Women's healthBy Mayo Clinic staff
Original Article: http://www.mayoclinic.com/health/womens-health/MY00379
Do you know the top women's health risks? Heart disease, cancer and stroke top the list. Although these are serious concerns, there's good news. Healthy lifestyle choices — such as eating a healthy diet and including physical activity in your daily routine — can go a long way toward reducing women's health risks.
For some women, breast health tops the list of women's health concerns. What's the best way to do a breast self-exam? What should you do if you find a breast lump? What's the best way to treat breast pain?
For others, women's health concerns include cosmetic surgery. And as you get older, your women's health concerns are likely to change. Could belly fat lead to health problems? Are Kegel exercises really necessary? Get answers to these and other women's health questions.
Breast health begins with breast awareness, or a sense of what's normal for your breasts. To promote breast health, do regular breast self-exams. With practice, you'll discover how your breasts vary in sensitivity and texture at different times during your menstrual cycle. You'll also learn how breast health changes during various stages of life.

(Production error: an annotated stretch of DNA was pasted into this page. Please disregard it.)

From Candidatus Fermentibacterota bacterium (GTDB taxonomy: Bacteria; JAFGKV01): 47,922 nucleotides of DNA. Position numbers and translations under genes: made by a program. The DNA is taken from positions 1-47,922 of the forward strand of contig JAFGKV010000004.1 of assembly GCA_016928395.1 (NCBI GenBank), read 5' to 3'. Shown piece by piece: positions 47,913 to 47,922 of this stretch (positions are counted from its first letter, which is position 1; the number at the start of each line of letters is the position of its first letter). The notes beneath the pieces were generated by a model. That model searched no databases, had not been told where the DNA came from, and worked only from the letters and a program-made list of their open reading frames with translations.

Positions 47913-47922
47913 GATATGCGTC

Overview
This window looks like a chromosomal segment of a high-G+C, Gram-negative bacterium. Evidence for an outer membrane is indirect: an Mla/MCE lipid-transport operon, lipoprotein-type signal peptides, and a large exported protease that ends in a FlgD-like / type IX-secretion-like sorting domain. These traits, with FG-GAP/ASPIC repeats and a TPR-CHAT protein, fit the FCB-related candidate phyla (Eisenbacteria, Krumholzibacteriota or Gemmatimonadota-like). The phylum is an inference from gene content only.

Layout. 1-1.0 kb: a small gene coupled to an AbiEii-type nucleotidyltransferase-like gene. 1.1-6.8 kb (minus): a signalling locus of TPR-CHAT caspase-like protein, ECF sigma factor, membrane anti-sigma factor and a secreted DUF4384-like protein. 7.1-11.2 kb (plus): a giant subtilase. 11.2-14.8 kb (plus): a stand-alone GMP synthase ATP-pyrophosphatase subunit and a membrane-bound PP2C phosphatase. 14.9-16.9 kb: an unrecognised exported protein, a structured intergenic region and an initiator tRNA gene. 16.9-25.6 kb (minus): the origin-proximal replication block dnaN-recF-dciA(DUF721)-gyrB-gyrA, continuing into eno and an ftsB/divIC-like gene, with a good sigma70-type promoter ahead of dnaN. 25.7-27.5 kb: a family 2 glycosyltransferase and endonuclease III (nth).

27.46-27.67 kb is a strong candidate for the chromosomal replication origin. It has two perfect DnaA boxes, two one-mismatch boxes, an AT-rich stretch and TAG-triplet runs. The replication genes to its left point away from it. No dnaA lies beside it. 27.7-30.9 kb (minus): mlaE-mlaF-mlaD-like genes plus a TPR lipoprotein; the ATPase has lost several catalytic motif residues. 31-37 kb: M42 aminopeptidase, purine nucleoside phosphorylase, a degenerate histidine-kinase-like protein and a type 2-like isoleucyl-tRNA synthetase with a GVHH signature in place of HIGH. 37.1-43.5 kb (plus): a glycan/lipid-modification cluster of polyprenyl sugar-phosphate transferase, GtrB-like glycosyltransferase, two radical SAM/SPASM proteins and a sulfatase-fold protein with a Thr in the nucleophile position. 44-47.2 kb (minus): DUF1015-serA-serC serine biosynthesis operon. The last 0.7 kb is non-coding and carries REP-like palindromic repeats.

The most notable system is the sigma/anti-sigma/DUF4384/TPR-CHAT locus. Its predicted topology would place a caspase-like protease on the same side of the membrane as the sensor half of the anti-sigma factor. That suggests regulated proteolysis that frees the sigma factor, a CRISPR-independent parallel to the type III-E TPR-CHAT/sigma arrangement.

For many women, breast health includes concerns about breast lumps, breast pain or nipple discharge. Know what's normal — and when to consult your doctor. It's also important to understand common screening and diagnostic tests for breast health, such as clinical breast exams, mammograms and breast ultrasounds.
If you're thinking about breast augmentation or breast reduction, understand the surgical process — including who's a candidate for surgery, what to expect from the procedure and possible complications.
Women's life stages
Women's life stages are based on the reproductive cycle, beginning with menstruation and ending with menopause.
To understand women's life stages, start with the biology. Every month an egg is released from the ovary during ovulation. It travels down the fallopian tube, where it may be fertilized by a sperm. If fertilized, it implants in the lining of the uterus. If not, the egg and lining are shed during menstruation. This continues until perimenopause — the time when a woman's body begins the natural transition to menopause.
Women's life stages are often marked by specific signs and symptoms, such as menstrual cramps, mood swings, hot flashes and weight gain. Understand how healthy lifestyle choices can help you feel your best at any stage — and know when to ask your doctor for additional suggestions.